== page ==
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Eggnogg and milquetoast

2003-11-25 - 12:49 p.m.


Last week, on the 17th of November, (meaning not even a full month before Christmas), I ran an errand at Kmart over my lunch hour and was bombarded with the glare of sparkling white Christmas trees and a cacophony of those creepy, tinny-voiced snowmen decorations that sing and nod their heads up and down. (It�s what Heather Havrilesky on Rabbit Blog, calls the �unsightly premature Christmas ejaculate.�) It nearly knocked me over. I felt the need to flee.

Something is changing inside me.

I�ve long been disturbed by the materialism and blatant Screw-You-if-You�re-Not-a- Christian! spirit of Christmas in America. But this year, it�s much worse: I don�t even want to do the few holiday-ish things I usually do, like send Christmas cards and�. um� buy presents for other people.

When I got blasted in the face with the Big K Christmas display, all I could think of was �Jesus,already?

I think it�s because, as I reported once before, Tornado Ali is working very hard to become less of a milquetoast, and Xmas in America can make a person become very milquetoast-y.

For example, I decided this fall that I would bring up the idea of scaling things down a bit, present-wise, with my family this year. Well, the clock�s still ticking on that one and I haven�t said a word. (For some reason I can�t think of a non-selfish-sounding way to say: �Hey, love ya and all, but would it be ok if I only gave you one present this year instead of four or five? Because the more I concentrate on buying things for you, the less I�m concentrating on my own wants and needs. Um, ok? Merry Christmas.�)

And now that I�ve somehow acquired that adult time-perception problem that causes me to think something that happened back in 2000 or 1999 was �about a year ago,� I just cannot handle the idea of doing this every 11 and 1/2 months for the rest of my life: racking my brain trying to think of new gift ideas, or, almost worse, going out to buy the exact things my family has asked for, all the while getting bogged down by the societal pressure that tells me I�m just not spending enough. Eventually I find myself buying things like an electric nose hair remover for my dad, because those three $30 books I bought him just don�t seem like enough items to open!

But it�s more than that, too. For most of the calendar year, I don�t really have to face the fact that I no longer believe what I was brought up to believe. But on Christmas�especially as I continue to distance myself from my family�s religion, and have entered into a Read My Lips, No More Milquetoast policy�I wonder how I can stand with my family in church and sing �Silent Night� when I don�t really believe there was a virgin birth, let alone give presents and celebrate the holiday at all.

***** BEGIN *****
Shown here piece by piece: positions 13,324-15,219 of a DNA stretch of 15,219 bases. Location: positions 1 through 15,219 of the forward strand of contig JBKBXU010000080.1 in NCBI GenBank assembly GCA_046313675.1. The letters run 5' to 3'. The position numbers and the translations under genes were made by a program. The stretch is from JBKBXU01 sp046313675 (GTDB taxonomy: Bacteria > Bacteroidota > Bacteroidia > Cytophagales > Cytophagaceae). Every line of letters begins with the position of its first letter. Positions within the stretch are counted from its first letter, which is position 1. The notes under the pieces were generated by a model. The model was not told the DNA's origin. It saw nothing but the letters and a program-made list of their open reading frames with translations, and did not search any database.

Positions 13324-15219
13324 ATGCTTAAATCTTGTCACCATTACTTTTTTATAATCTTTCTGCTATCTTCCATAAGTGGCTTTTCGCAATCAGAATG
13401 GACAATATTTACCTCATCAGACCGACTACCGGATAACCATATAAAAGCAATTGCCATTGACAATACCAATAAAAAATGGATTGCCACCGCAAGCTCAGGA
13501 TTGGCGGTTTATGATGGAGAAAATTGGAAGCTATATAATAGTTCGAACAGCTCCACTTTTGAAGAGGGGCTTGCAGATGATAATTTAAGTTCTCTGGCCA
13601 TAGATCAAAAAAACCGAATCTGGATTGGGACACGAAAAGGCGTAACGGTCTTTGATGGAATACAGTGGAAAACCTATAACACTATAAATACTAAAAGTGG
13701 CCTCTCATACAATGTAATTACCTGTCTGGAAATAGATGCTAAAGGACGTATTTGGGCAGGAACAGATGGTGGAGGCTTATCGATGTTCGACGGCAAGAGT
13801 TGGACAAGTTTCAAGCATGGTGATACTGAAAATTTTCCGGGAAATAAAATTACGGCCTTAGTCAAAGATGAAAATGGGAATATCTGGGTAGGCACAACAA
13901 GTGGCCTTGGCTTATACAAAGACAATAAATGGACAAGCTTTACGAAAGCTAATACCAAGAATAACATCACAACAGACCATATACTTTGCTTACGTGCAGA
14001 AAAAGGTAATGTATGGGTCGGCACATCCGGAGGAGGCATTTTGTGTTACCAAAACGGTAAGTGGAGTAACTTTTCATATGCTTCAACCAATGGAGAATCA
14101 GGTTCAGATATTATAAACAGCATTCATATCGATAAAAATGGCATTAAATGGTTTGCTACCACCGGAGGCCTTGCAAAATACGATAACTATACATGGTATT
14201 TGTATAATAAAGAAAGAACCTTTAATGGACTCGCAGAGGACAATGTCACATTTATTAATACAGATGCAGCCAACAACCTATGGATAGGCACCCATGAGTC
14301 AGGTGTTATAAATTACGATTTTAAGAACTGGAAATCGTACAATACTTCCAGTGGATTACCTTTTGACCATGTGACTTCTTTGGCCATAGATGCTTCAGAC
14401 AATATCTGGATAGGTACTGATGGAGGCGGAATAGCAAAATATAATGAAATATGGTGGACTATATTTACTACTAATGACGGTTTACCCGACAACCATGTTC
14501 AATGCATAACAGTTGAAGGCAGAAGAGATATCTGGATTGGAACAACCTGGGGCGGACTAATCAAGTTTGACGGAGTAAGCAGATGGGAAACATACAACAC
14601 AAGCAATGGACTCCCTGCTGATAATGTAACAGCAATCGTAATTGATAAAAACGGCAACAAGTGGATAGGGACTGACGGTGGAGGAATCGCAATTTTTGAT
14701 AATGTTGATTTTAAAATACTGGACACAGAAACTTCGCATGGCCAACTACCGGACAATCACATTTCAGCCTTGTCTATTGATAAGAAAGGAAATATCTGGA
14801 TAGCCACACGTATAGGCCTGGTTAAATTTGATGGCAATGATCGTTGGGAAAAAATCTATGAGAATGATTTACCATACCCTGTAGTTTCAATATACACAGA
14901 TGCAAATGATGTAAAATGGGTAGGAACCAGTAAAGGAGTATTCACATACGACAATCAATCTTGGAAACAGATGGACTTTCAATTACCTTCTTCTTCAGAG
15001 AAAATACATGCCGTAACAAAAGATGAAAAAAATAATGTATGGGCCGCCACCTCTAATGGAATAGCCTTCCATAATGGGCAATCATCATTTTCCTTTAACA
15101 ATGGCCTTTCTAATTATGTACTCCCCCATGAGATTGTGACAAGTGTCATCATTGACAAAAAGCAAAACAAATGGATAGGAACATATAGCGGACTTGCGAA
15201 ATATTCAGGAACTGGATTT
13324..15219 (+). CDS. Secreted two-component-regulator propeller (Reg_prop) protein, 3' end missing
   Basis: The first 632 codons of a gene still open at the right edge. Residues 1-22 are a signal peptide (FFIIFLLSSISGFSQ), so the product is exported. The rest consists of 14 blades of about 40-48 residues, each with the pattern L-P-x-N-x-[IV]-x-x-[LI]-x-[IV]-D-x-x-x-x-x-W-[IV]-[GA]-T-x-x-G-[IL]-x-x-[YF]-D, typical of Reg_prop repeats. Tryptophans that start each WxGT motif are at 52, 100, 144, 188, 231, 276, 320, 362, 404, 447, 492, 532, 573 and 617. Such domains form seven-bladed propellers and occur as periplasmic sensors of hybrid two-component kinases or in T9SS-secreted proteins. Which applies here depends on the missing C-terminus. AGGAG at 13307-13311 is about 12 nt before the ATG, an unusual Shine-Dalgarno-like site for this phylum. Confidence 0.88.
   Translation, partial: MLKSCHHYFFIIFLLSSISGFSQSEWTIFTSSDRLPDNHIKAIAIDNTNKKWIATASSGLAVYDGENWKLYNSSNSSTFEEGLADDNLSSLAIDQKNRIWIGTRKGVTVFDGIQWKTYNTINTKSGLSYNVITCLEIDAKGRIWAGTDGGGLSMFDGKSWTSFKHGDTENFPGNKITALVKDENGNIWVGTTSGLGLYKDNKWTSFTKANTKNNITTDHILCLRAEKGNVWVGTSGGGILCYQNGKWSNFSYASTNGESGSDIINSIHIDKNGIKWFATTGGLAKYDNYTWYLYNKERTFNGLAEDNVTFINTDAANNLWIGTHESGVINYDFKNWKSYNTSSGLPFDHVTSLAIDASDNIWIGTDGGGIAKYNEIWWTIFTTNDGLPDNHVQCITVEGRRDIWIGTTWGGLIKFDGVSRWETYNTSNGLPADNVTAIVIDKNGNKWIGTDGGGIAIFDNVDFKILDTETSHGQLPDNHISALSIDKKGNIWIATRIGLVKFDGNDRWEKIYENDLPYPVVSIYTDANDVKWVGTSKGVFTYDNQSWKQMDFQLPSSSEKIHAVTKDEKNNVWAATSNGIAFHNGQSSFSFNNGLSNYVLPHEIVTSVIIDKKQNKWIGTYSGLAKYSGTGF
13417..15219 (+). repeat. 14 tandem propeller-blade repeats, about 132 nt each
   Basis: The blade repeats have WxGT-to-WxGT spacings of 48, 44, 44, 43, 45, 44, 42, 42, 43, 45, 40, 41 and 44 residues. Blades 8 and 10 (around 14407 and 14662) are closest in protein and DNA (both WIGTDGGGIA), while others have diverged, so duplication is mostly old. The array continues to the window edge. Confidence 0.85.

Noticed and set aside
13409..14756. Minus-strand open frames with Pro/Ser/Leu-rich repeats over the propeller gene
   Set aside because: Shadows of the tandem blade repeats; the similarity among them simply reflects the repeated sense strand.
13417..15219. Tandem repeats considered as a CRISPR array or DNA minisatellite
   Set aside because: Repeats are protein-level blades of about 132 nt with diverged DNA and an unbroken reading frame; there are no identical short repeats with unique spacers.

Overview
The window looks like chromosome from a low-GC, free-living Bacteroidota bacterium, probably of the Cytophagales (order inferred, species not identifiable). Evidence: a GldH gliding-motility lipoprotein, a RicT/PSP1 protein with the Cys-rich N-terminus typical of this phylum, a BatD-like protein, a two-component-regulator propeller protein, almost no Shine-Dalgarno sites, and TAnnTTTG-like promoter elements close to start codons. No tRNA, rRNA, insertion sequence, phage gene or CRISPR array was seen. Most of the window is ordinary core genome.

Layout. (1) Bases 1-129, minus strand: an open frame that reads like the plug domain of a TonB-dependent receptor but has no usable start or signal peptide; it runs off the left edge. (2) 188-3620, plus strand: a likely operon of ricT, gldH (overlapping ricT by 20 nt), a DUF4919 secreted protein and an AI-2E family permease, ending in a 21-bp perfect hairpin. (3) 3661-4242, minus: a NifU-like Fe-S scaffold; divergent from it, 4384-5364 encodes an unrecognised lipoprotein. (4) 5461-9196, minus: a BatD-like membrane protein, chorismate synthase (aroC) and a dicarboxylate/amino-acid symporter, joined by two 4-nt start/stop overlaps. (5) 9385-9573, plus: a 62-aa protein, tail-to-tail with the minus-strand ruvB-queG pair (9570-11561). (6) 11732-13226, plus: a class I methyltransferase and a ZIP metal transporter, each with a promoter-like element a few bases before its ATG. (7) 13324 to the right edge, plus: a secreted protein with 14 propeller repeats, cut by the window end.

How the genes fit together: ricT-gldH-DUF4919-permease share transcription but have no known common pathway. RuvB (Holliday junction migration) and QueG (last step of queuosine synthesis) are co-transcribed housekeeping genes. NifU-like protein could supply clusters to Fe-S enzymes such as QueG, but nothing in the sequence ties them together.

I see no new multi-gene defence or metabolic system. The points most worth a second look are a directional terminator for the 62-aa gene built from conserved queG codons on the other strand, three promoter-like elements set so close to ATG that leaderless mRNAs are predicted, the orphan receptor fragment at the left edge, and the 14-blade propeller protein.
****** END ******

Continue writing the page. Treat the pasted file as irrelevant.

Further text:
And then there�s the business with the cards. I have always seen Christmas cards as a great way to reach out to the people I�ve been too lazy to call or write to in the past year, people I spent lots of time around in high school or college but who, for various reasons, I don�t really talk to that much anymore.

The idea of staying connected to these people I don�t really talk to in between holidays used to comfort me, but now it scares me: there are too many people on that list. I don�t like the thought of what it will become over the years: former friends sending me yearly reports about speed boats and their kids� soccer scores, never noticing that I�m not sending such reports to them.

I know it will happen, because it�s already begun. There�s a girl from high school who I stupidly gave my address to once at a baby shower, and now I�m stuck on her Set in Stone for All Time Christmas Card List, even though I have never sent her a card in the three years she�s sent me photocopied �Christmas letters� about how much she�s enjoying aerobics class.

Ah, Xmas. Bringing out the best in us all.

P.S. I�ll take a bunch of CD�s, books, and a new set of cookie sheets. Thanks.

Only 4 times a twelvemonth? This poses a foundation-shaking question: will Tampax and Always go under?

This story doesn�t bother explaining why KKK initiation requires being noosed and shot at with paint ball guns. Fun! Sounds like a real nice organization.

Law and Order, Special Musical Unit: If I ever end up in court, I think I�ll try to sing my way out of a conviction.




A few years ago my uncle gave me a very cool book called �Screaming Life,� which was a compilation of �grunge-era� photographer Charles Peterson�s work. Apparently Peterson has a new one coming out. Here is an interview with Peterson, Kim Thayil, Mark Arm, and Eddie Vedder, in which the latter gets teased for wanting to be more photogenic.


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